DoD submits long-awaited master plan - KUAM.com-KUAM News: On Air. Online. On Demand.

DoD submits long-awaited master plan

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 by Ken Quintanilla

Guam - It's been considered a major roadblock but now appears to signal a major step forward in the military buildup. The master plan has finally been submitted by the Department of Defense.

It's been mentioned time and time again in discussion on the military buildup and it appears the Department of Defense has finally submitted its long awaited master plan. The governor's buildup office director Mark Calvo said, "The administration is aware of the Master Plan that was submitted recently by the Department of Defense and we're very happy as its one of the few requirements that remains for Congress to lift restrictions for funds for the buildup on Guam."

This master plan has been a major roadblock for the release of Government of Japan funds for the Marines relocation from Japan to Guam. The US Senate Armed Services Committee has repeatedly included provisions in the National Defense Authorization Act over the last several year that prohibit the use of those funds until the master plan was submitted. "So we hope that congress will now lighten up with restrictions and start funding military construction projects and infrastructure projects on Guam," he added.

In a statement from Congresswoman Madeleine Bordallo, she states she has been briefed on the details of the master plan which satisfies requirements included in the annual defense authorization bill. Bordallo says she appreciates that it appears the total cost and timeline of the realignment that has been previously indicated remain consistent. DoD has indicated the master plan is not releasable at this time.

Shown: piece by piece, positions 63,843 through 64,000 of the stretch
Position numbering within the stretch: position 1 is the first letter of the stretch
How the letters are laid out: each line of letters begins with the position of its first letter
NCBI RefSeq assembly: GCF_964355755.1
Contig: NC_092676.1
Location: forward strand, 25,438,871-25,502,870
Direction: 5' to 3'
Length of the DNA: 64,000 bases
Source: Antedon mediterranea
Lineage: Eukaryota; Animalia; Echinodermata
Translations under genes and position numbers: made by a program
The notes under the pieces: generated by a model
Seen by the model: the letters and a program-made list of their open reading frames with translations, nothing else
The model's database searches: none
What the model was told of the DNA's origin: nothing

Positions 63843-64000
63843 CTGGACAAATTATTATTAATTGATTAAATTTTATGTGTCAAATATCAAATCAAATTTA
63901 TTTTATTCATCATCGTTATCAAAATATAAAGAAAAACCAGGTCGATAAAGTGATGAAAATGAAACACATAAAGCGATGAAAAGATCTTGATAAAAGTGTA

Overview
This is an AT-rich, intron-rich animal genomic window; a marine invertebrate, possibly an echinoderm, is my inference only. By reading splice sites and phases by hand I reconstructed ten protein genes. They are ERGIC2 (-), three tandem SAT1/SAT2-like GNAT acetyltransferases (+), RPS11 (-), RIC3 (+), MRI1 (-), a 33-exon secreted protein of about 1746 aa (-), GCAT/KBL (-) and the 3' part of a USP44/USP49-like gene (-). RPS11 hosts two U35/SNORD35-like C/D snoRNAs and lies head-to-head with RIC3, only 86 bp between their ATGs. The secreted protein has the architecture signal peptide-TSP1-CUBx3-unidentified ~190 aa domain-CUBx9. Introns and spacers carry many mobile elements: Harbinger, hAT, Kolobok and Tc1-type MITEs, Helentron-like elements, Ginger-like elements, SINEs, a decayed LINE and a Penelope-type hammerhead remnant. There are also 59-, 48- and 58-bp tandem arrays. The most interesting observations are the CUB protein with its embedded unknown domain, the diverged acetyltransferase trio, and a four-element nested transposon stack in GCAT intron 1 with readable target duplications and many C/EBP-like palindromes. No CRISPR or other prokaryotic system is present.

Calvo said, "We'd like to see it as well it has the details as far as where the cantonment and how it's going to look and the housing and all the other details for the Marine base on Guam."

Calvo says the total Government of Japan funds is estimated at about one billion dollars that has been available to the u-s treasury with only some of that already obligated for certain projects specifically approved by Congress. Bordallo meanwhile says she will continue to work with DoD to ensure they live up to their commitment of maintaining a net-negative footprint on Guam and on finding areas of cost-savings that would enhance the program overall. She adds the master plan will better inform congressional leaders as they move toward conference committee of the FY15 NDAA later this year. Calvo in the meantime says a coordinated federal response will then be delivered by the federal government on or about the time the final SEIS and the Record of Decision is issued early next year. In addition to DoD's deputy secretary Robert Work set to visit Guam next week, this master plan is a considered a positive step in the buildup process. 
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